Addressing the issue of stream data processing in conventional systems
Amid the rapid progress of IoT technologies, a lot of companies in various industries have been showing increasing demand for analyzing and processing a large amount of data sent from each sensor device in real time to utilize it quickly for various services. Especially in automobile industry, there has been an accelerated shift towards the development of connected cars that enable real-time utilization of a huge amount of data sent from vehicles, while the wave of “CASE (Connected, Autonomous, Shared&Service, Electric) is surging in the industry. For example, automobile makers are trying to design and develop platforms for analyzing the data of vehicle speeds and locations in real time to visualize the status of roads. In case roads are congested, or an accident happens, drivers moving toward the roads in question will receive a warning message to change their routes. In this way, a lot of efforts have been made for designing and developing the systems to assist and enhance safe driving.
However, there is a problem with conventional data processing methods. Senior Manager Miwa Ueki, who is leading the R&D of cyber-physical systems (CPS) including IoT systems in the Cyber Physical System Project of Super Middleware Unit at Fujitsu Laboratories, says:
“In the case of connected cars, in order to detect the status of each vehicle and road at high speed based on a large amount of data sent from moving vehicles on a second-by-second basis, we need a parallel distributed system for stream data processing. However, when we use the conventional system, we have to stop the process of a target service every time we add or change only the small part of it. Therefore, in order to provide the information to self-driving cars, in which operation cannot be suspended for even a moment, we needed a novel technological innovation for realizing nonstop operation.”
Implementing a highly flexible data processing platform by combining various insights
In order to solve this issue, members of the Cyber Physical System Project started the development of a stream data processing architecture that enables service content to be added or changed without stopping the ongoing data processing. Ms. Ueki adds that, at the beginning, this theme was originally approached by a group engaged in IoT system development at Fujitsu Laboratories. However, they encountered difficulties in finding the optimal solution and could not go on as they intended.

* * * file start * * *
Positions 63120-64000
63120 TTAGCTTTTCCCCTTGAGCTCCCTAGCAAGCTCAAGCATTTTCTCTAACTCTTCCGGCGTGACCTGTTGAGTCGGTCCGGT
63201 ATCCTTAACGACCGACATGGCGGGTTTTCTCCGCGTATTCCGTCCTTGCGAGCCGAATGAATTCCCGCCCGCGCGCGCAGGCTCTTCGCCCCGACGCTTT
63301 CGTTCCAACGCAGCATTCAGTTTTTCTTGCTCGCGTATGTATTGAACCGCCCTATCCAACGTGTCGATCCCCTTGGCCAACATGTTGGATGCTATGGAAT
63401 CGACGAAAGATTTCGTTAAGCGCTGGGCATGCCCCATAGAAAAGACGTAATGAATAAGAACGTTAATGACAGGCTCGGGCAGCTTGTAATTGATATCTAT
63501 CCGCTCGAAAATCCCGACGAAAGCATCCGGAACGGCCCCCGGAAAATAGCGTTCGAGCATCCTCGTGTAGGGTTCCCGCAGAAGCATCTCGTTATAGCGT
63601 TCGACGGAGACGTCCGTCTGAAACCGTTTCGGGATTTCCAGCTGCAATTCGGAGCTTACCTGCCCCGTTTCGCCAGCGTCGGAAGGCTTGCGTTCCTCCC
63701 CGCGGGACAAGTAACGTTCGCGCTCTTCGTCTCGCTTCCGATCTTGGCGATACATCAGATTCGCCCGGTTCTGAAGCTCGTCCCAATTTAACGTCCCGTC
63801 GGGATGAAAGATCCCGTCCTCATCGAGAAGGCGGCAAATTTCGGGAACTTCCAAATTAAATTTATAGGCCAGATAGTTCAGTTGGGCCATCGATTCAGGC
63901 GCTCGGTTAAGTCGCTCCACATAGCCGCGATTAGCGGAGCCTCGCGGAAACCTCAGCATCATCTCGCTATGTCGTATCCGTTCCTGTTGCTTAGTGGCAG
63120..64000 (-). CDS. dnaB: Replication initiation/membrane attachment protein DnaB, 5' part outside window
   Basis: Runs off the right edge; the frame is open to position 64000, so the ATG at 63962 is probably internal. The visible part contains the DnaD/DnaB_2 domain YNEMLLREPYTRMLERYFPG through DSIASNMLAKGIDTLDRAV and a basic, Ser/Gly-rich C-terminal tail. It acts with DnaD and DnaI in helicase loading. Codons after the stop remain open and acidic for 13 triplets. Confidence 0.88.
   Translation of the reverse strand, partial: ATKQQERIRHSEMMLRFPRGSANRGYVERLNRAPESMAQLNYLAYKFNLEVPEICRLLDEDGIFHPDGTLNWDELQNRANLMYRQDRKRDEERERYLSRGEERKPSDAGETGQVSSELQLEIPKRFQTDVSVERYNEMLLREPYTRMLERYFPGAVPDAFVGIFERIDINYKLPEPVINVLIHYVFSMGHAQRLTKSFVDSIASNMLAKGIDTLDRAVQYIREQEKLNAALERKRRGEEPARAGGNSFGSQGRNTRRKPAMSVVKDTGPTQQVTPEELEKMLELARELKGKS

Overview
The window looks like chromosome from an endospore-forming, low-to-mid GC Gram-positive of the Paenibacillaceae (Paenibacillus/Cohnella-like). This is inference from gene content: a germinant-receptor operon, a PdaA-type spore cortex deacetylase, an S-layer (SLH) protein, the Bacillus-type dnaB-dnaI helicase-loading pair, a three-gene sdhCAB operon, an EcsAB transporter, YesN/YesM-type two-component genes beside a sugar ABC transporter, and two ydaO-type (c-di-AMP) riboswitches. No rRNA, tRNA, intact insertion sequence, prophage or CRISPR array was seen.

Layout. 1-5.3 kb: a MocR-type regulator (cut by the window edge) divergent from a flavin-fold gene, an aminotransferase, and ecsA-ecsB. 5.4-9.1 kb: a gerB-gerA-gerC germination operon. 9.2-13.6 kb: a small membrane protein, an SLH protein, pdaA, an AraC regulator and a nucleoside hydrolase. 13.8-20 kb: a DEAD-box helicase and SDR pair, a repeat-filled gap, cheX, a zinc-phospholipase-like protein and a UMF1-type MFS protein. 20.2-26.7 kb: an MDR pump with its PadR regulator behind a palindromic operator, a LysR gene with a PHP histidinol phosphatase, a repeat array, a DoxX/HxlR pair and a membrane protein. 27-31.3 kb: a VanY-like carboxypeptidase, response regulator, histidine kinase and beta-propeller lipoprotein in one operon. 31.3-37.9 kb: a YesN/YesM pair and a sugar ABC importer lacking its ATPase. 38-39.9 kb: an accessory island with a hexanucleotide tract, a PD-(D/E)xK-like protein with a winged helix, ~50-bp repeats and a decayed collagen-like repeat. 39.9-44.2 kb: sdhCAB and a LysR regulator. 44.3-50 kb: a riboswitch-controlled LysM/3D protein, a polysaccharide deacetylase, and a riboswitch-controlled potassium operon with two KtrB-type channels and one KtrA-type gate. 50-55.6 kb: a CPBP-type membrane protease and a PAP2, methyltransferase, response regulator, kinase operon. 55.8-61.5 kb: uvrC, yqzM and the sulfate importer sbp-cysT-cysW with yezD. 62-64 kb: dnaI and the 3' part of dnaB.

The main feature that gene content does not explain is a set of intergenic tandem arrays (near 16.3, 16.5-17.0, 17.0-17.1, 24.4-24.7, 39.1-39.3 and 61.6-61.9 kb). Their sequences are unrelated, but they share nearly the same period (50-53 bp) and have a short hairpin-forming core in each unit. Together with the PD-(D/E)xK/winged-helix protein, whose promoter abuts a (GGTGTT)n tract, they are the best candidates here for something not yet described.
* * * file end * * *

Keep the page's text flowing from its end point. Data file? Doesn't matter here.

At that time, we were introducing a technology that would eventually help us to make a breakthrough this problem, involving a group working on software development also at Fujitsu Laboratories. Mr. Kota Itakura of the Cyber Physical System Project explains:
“We were told about the ‘Apache Flink,’ which is an open source distributed stream data processing engine. We set up a cross-sectoral team of researchers with different specialties and started development of this unique technology using this engine. Bringing together the in-house diverse insights, we developed ‘Dracena (Dynamically-Reconfigurable Asynchronous Consistent EveNt-processing Architecture)’.”
Dracena is a data processing platform that enables data processing programs to be added or changed dynamically as a plug-in while continuing a large amount of real-time data processing and the target service. We do not have to stop the target system to add a new function, or perform batch processing for data analysis, as before. It becomes possible to perform stream data processing with high extensibility and flexibility in development such as for adding new services. Ms. Ueki adds, “In particular, when we try to realize a service using sensor data, we have to take an agile development method to repeat by trial and error the changing of processes or parameters and confirming the results. Dracena is a very effective platform for utilizing real-time data as it can support both agile development and nonstop operation.”
Moreover, a large variety of IoT data in the real world tends to be collected separately by its use or system. Therefore, it was difficult to connect these kinds of data across different services at high speed. On the other hand, Dracena made it possible to handle the data on an object basis such as a “person, thing and event” in the stream data processing and to share all processing results, by taking special measures to keep the status of data and its processing, and improved its usability in various services.